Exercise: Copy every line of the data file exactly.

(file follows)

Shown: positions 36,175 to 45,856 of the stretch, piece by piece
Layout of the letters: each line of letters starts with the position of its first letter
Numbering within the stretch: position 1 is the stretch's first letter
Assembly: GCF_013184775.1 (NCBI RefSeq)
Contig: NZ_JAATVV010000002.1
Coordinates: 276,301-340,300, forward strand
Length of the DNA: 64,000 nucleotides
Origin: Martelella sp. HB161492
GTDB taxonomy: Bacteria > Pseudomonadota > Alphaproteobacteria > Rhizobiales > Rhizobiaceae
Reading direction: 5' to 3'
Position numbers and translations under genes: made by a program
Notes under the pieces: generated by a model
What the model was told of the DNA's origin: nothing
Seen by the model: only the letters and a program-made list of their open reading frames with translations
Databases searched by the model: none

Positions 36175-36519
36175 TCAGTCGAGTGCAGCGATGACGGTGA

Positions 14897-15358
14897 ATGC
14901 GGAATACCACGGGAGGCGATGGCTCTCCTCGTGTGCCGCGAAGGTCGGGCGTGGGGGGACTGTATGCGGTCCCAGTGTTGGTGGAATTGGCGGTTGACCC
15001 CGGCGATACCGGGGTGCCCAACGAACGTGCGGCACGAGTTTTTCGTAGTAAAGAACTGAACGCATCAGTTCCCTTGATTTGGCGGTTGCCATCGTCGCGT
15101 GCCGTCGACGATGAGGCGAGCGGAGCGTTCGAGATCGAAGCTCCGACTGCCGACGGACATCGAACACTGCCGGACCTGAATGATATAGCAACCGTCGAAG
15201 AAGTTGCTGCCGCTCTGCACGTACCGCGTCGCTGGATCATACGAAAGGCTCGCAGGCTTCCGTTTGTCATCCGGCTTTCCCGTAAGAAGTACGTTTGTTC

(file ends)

Shown: positions 36,175 to 45,856 of the stretch, piece by piece
Layout of the letters: each line of letters starts with the position of its first letter
Numbering within the stretch: position 1 is the stretch's first letter
Assembly: GCF_013184775.1 (NCBI RefSeq)
Contig: NZ_JAATVV010000002.1
Coordinates: 276,301-340,300, forward strand
Length of the DNA: 64,000 nucleotides
Origin: Martelella sp. HB161492
GTDB taxonomy: Bacteria > Pseudomonadota > Alphaproteobacteria > Rhizobiales > Rhizobiaceae
Reading direction: 5' to 3'
Position numbers and translations under genes: made by a program
Notes under the pieces: generated by a model
What the model was told of the DNA's origin: nothing
Seen by the model: only the letters and a program-made list of their open reading frames with translations
Databases searched by the model: none

Positions 36175-36519
36175 TCAGTCGAGTGCAGCGATGACGGTGA

Positions 14897-15358
14897 ATGC
14901 GGAATACCACGGGAGGCGATGGCTCTCCTCGTGTGCCGCGAAGGTCGGGCGTGGGGGGACTGTATGCGGTCCCAGTGTTGGTGGAATTGGCGGTTGACCC
15001 CGGCGATACCGGGGTGCCCAACGAACGTGCGGCACGAGTTTTTCGTAGTAAAGAACTGAACGCATCAGTTCCCTTGATTTGGCGGTTGCCATCGTCGCGT
15101 GCCGTCGACGATGAGGCGAGCGGAGCGTTCGAGATCGAAGCTCCGACTGCCGACGGACATCGAACACTGCCGGACCTGAATGATATAGCAACCGTCGAAG
15201 AAGTTGCTGCCGCTCTGCACGTACCGCGTCGCTGGATCATACGAAAGGCTCGCAGGCTTCCGTTTGTCATCCGGCTTTCCCGTAAGAAGTACGTTTGTTC